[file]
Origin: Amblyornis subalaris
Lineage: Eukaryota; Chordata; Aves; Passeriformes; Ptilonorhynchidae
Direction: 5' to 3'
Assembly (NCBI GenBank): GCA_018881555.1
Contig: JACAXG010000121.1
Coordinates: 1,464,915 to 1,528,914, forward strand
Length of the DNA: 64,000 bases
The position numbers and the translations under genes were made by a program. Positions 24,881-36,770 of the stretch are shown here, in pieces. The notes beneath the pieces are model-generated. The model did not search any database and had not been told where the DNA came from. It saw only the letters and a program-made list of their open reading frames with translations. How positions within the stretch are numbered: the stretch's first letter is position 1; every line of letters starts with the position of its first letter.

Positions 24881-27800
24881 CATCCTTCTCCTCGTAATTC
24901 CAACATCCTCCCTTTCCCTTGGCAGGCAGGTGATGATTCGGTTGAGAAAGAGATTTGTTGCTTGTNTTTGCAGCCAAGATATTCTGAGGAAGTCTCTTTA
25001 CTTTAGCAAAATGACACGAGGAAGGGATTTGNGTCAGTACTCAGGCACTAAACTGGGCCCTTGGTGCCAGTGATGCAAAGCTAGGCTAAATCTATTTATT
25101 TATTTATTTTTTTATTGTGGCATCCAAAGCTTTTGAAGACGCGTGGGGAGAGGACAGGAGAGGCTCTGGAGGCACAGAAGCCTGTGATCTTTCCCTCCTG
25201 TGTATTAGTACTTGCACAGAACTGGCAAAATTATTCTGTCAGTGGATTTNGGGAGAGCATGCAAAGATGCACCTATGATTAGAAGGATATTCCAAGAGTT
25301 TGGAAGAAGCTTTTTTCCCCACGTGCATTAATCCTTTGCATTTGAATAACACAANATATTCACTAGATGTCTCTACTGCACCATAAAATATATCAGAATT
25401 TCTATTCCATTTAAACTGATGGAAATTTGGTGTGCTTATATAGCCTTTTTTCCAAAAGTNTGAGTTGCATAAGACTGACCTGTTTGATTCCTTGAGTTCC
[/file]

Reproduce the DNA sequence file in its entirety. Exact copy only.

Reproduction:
Origin: Amblyornis subalaris
Lineage: Eukaryota; Chordata; Aves; Passeriformes; Ptilonorhynchidae
Direction: 5' to 3'
Assembly (NCBI GenBank): GCA_018881555.1
Contig: JACAXG010000121.1
Coordinates: 1,464,915 to 1,528,914, forward strand
Length of the DNA: 64,000 bases
The position numbers and the translations under genes were made by a program. Positions 24,881-36,770 of the stretch are shown here, in pieces. The notes beneath the pieces are model-generated. The model did not search any database and had not been told where the DNA came from. It saw only the letters and a program-made list of their open reading frames with translations. How positions within the stretch are numbered: the stretch's first letter is position 1; every line of letters starts with the position of its first letter.

Positions 24881-27800
24881 CATCCTTCTCCTCGTAATTC
24901 CAACATCCTCCCTTTCCCTTGGCAGGCAGGTGATGATTCGGTTGAGAAAGAGATTTGTTGCTTGTNTTTGCAGCCAAGATATTCTGAGGAAGTCTCTTTA
25001 CTTTAGCAAAATGACACGAGGAAGGGATTTGNGTCAGTACTCAGGCACTAAACTGGGCCCTTGGTGCCAGTGATGCAAAGCTAGGCTAAATCTATTTATT
25101 TATTTATTTTTTTATTGTGGCATCCAAAGCTTTTGAAGACGCGTGGGGAGAGGACAGGAGAGGCTCTGGAGGCACAGAAGCCTGTGATCTTTCCCTCCTG
25201 TGTATTAGTACTTGCACAGAACTGGCAAAATTATTCTGTCAGTGGATTTNGGGAGAGCATGCAAAGATGCACCTATGATTAGAAGGATATTCCAAGAGTT
25301 TGGAAGAAGCTTTTTTCCCCACGTGCATTAATCCTTTGCATTTGAATAACACAANATATTCACTAGATGTCTCTACTGCACCATAAAATATATCAGAATT
25401 TCTATTCCATTTAAACTGATGGAAATTTGGTGTGCTTATATAGCCTTTTTTCCAAAAGTNTGAGTTGCATAAGACTGACCTGTTTGATTCCTTGAGTTCC